Art is at every street corner in Paris and often, these street corners happen to be prestigious sites. It is the case of this outdoor exhibit:” Le Parfum dans tous les sens”.
Created by the Cardinal Richelieu in 1633, the Palais Royal and its gardens, just a short walk from the Louvre, housed royal families up until the Palace of Versailles was built. Prestigious and peaceful, the gardens are surrounded by a superb futuristic architecture with contemporary sculptures by Buren and Bury.
The Colonnes de Buren were designed by artist Daniel Duren and are situated in the courtyard, near the garden and Ministry of Culture. The 260 black and white striped octagonal columns are definitely worth a visit and are one of the symbols of Paris.
The gardens of the Palais-Royal are like French people’s minds: at first glance they’re symmetrical, rational, organized… Cartesian. The palace itself is very homogeneous, like in Places des Vosges. Everything looks in order. But after a while, you’ll notice a hint of anarchy, disorder, a laid back atmosphere, and sometimes even a big confusion.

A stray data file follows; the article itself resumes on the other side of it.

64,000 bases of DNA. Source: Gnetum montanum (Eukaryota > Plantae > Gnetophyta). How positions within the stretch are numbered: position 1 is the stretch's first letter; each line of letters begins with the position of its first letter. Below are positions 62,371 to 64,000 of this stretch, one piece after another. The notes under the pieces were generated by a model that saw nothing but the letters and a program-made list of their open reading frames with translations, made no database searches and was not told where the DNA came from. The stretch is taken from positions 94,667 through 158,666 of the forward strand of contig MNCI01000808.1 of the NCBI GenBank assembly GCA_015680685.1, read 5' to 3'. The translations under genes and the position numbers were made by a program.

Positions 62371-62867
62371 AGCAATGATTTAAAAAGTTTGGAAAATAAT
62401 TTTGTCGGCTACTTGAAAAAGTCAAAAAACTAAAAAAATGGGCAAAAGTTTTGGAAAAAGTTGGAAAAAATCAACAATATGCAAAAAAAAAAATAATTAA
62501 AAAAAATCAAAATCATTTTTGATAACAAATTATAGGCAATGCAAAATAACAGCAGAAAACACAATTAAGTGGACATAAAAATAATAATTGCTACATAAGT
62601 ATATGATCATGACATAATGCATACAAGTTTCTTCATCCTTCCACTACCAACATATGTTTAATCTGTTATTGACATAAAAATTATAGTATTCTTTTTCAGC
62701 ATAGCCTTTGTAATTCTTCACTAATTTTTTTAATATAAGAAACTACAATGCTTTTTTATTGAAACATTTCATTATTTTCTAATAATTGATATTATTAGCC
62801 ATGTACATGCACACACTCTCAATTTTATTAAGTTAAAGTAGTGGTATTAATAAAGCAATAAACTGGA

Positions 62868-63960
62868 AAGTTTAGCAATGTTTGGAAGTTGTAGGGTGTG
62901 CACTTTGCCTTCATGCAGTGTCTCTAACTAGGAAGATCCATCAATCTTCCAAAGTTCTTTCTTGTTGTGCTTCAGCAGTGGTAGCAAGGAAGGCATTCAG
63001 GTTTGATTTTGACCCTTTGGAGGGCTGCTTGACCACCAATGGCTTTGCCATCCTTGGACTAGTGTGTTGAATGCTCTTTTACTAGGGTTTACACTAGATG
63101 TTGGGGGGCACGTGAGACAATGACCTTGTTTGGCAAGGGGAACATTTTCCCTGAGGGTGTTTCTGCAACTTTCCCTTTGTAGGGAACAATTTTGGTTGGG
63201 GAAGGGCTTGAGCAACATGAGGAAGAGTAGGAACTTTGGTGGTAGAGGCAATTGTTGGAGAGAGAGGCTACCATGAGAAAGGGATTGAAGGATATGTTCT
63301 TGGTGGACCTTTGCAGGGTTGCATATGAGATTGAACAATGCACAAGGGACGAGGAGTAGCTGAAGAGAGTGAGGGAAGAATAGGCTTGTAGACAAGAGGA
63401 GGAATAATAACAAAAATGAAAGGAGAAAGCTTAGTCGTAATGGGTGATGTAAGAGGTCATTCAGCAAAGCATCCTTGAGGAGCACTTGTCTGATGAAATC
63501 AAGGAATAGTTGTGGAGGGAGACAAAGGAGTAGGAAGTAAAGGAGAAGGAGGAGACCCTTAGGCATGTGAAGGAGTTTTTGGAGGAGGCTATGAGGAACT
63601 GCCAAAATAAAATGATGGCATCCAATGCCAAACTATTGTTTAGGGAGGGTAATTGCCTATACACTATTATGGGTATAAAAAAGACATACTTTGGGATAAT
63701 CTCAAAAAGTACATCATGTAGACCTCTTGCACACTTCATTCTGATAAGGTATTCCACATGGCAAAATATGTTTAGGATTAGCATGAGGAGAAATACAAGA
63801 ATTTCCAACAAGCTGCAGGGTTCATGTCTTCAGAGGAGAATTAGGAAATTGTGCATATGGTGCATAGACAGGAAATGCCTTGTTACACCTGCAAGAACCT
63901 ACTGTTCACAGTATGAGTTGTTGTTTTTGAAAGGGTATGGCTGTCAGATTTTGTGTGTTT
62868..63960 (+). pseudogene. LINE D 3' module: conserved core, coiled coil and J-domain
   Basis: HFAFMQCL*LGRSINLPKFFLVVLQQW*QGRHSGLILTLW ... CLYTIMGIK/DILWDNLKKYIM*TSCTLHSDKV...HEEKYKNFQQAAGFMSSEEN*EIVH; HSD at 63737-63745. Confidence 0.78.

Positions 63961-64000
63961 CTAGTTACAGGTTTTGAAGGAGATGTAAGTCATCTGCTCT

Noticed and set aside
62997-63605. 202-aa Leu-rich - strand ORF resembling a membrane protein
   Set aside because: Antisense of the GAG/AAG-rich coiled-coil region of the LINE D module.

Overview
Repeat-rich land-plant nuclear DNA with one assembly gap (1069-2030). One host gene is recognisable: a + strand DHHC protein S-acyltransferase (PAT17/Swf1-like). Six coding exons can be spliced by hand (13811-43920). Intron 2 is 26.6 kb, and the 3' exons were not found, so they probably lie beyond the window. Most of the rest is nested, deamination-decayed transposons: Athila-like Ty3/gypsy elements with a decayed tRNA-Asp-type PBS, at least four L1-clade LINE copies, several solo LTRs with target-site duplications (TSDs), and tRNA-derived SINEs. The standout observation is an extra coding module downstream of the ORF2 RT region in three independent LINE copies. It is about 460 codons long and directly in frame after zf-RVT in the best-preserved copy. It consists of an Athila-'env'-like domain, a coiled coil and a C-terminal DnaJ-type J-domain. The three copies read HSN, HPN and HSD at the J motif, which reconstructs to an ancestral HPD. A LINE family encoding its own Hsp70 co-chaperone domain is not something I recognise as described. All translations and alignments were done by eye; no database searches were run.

I prefer the central pond, mostly for its great chairs (check the reclining chairs article).
But the flowered areas with benches are also nice and quieter. Sometimes, exhibitions of contemporary sculptures are displayed in the gardens, adding a touch of anachronism in this once royal residency.
Fifty large photographic panels by a group of international photographers have been mounted, illustrating the full spectrum of perfume making. Although many of the photos were striking, I wasn’t sure how they were connected to perfume. Along the sides of some of the photo frames were blocks of solid perfume dispensing different aromas like jasmine and lavender.
By nature, perfume cannot be represented.
Images can only evoke it and they do so by crossing over into landscapes,
or faces by telling stories our imagination associates with perfume.
The exhibit ends June 14 so pack your lunch bag and enjoy the scent of the day.